As Roy Rogers nearly sang:
An eight legged friend
An eight legged friend
He'll never let you down
Yes folks, autumn seems to be spider time, and I realise that I've come to enjoy and even welcome them. The one I like best is the little one that hides overnight in the hole where the tiller pin goes through the swan neck on Herbie. Perhaps I should call him Trigger after the Roy Rogers song. He's always there in the morning and I'm careful to let him escape before I drop the tiller pin in. I still haven't worked out how he spins a single thread from the side of the boat across three feet of thin air to get there, but it's impressive.
Kath, although a nature lover is not quite so keen on spiders inside the boat, especially the bedroom. Nevertheless we never remove them, preferring instead to just discourage them. She adopts the old custom of putting some conkers on the shelf in the belief that they give off some odour that deters spiders. I admit that it seems to work, although whether it's causation or correlation I'm not sure.
Although it's autumn there are still loads of bees about, and the best place to see them now is on ivy which is flowering at the moment. We noticed loads of them by the side of Claydon top lock last week. Not just the so called ivy bees which are like smaller versions of honey bees, but honey bees themselves, bumble bees and even wasps. If you have some ivy near you, take a look this week and you'll be amazed how many of the little critters are buzzing round it. I think this first picture might be a honey bee.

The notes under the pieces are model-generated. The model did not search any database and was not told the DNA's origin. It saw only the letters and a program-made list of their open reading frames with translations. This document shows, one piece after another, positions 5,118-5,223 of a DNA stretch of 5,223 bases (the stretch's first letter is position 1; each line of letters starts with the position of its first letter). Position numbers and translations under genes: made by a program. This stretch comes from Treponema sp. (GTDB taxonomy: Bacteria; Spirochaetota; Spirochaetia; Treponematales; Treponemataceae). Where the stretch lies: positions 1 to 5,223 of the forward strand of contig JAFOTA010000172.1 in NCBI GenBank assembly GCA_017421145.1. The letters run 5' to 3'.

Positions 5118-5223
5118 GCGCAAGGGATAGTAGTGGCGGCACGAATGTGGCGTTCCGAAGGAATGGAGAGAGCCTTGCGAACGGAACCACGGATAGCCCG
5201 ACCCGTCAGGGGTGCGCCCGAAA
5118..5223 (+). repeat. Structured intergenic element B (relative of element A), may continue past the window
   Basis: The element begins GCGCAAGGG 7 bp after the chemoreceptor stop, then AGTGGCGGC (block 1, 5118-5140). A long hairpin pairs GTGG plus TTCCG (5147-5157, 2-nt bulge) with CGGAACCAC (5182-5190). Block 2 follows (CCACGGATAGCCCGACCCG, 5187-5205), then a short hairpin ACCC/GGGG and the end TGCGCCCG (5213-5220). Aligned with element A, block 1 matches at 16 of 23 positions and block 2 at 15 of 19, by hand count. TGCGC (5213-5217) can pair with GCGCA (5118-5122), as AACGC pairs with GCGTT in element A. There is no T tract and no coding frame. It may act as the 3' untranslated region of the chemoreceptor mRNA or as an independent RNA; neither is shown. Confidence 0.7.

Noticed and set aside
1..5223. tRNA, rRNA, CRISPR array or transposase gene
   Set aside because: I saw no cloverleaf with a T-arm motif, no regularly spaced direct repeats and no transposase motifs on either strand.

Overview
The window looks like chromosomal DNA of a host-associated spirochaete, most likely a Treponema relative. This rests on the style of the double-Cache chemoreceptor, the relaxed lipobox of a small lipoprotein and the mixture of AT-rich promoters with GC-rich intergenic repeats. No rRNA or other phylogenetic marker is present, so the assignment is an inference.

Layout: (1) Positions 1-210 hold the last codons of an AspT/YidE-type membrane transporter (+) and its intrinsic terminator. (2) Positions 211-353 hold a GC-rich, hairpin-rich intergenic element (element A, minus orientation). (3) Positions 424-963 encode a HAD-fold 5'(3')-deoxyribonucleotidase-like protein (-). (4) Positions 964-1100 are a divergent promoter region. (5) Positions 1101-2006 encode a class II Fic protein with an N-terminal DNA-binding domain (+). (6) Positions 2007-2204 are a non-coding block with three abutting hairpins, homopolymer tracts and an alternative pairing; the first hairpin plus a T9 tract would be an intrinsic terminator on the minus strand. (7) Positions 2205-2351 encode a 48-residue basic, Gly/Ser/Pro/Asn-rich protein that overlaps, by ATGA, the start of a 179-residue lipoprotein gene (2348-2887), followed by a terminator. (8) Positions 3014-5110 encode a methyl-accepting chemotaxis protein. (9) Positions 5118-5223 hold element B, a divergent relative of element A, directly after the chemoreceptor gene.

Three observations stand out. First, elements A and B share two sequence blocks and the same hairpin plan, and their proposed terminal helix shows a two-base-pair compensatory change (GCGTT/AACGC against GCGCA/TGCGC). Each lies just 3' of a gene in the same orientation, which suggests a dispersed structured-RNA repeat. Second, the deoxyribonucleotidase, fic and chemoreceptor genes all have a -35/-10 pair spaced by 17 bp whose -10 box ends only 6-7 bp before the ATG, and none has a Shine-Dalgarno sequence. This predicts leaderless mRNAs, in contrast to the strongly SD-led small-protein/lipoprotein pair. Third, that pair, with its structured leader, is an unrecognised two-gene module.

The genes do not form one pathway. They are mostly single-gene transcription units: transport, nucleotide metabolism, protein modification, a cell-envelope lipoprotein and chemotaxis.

This morning we took a stroll around the lovely old graveyard behind our house. Half of it is left as a conservation area and it's a great place for wild flowers, grasses, butterflies and other insects. And of course the birds come there to dine on them. Here's Kath looking at this year's abundant crop of holly berries.
People will tell you that lots of berries means we'll have a hard winter. Personally I'm not persuaded that plants can tell the future, and it's more the result of the previous summer's weather. You might think otherwise.
We have quite a few varigeated holly trees over there, and one which has some white leaves.
Soon the council workers will show up with their strimmers and cut the long grass back. It's probably a good thing but I rather like it long. It makes the gravestones look more dramatic.
That's our house you can see in the background.
The long grass also lets us see where the foxes have been. There are nearly always foxes over there. They frequently make their dens in the old graves. This photo tries to show one of their paths but I'm not sure if you can make it out. I can see it, but then I know where it is, straight up the middle of the picture.
We used to have foxes regularly visiting our garden but sadly because I've had to put chicken wire in the hedge to keep our daughter's little dogs in, it also keeps the foxes out. Instead we have to put up with squirrels trying to rob our bird feeders. Bah!
There are still a few wild flowers out amongst the graves, most notably the not-all-that-common Devils Bit Scabious which is supposed to be good at relieving some skin ailments including of course scabies. I like it because it flowers late on and I love the colour.
Don't tell anyone but we harvested a bit of its seed today to see if we can introduce it into our garden.
Lastly a more winter flowering plant is poking through the grass
The good old cyclamen. Is it a wild flower? Probably not technically, but it grows wild.
The nights might be drawing in, but we still plan to go boating over the next few weeks and months. Anyhow we have to take Herbie to Banbury in November to get her blacked at Tooleys.